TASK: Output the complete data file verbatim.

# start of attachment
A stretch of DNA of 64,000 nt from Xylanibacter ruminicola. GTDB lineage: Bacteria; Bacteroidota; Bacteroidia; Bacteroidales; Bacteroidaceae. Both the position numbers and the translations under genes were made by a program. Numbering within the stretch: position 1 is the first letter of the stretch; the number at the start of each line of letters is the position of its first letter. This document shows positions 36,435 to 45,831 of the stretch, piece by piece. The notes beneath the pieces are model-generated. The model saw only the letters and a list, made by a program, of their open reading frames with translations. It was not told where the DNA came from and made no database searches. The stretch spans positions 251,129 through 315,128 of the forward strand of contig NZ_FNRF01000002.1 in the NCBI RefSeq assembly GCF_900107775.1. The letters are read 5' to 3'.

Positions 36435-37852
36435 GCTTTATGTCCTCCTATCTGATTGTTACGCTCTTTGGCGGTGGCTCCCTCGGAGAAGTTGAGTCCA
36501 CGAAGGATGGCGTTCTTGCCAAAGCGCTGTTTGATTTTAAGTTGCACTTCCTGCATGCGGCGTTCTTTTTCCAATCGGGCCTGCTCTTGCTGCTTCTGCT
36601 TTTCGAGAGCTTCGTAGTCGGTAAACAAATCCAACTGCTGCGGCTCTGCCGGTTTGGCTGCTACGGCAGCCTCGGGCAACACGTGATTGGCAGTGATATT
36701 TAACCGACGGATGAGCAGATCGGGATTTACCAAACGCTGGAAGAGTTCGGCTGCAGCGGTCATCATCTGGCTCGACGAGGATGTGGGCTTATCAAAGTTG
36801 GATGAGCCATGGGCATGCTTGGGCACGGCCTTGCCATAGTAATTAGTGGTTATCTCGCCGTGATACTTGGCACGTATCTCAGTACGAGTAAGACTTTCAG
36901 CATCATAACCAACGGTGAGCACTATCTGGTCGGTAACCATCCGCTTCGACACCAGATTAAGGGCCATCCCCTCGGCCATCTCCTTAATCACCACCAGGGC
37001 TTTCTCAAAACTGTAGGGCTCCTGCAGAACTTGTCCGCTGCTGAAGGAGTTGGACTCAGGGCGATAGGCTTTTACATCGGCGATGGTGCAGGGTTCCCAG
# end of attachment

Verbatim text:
A stretch of DNA of 64,000 nt from Xylanibacter ruminicola. GTDB lineage: Bacteria; Bacteroidota; Bacteroidia; Bacteroidales; Bacteroidaceae. Both the position numbers and the translations under genes were made by a program. Numbering within the stretch: position 1 is the first letter of the stretch; the number at the start of each line of letters is the position of its first letter. This document shows positions 36,435 to 45,831 of the stretch, piece by piece. The notes beneath the pieces are model-generated. The model saw only the letters and a list, made by a program, of their open reading frames with translations. It was not told where the DNA came from and made no database searches. The stretch spans positions 251,129 through 315,128 of the forward strand of contig NZ_FNRF01000002.1 in the NCBI RefSeq assembly GCF_900107775.1. The letters are read 5' to 3'.

Positions 36435-37852
36435 GCTTTATGTCCTCCTATCTGATTGTTACGCTCTTTGGCGGTGGCTCCCTCGGAGAAGTTGAGTCCA
36501 CGAAGGATGGCGTTCTTGCCAAAGCGCTGTTTGATTTTAAGTTGCACTTCCTGCATGCGGCGTTCTTTTTCCAATCGGGCCTGCTCTTGCTGCTTCTGCT
36601 TTTCGAGAGCTTCGTAGTCGGTAAACAAATCCAACTGCTGCGGCTCTGCCGGTTTGGCTGCTACGGCAGCCTCGGGCAACACGTGATTGGCAGTGATATT
36701 TAACCGACGGATGAGCAGATCGGGATTTACCAAACGCTGGAAGAGTTCGGCTGCAGCGGTCATCATCTGGCTCGACGAGGATGTGGGCTTATCAAAGTTG
36801 GATGAGCCATGGGCATGCTTGGGCACGGCCTTGCCATAGTAATTAGTGGTTATCTCGCCGTGATACTTGGCACGTATCTCAGTACGAGTAAGACTTTCAG
36901 CATCATAACCAACGGTGAGCACTATCTGGTCGGTAACCATCCGCTTCGACACCAGATTAAGGGCCATCCCCTCGGCCATCTCCTTAATCACCACCAGGGC
37001 TTTCTCAAAACTGTAGGGCTCCTGCAGAACTTGTCCGCTGCTGAAGGAGTTGGACTCAGGGCGATAGGCTTTTACATCGGCGATGGTGCAGGGTTCCCAG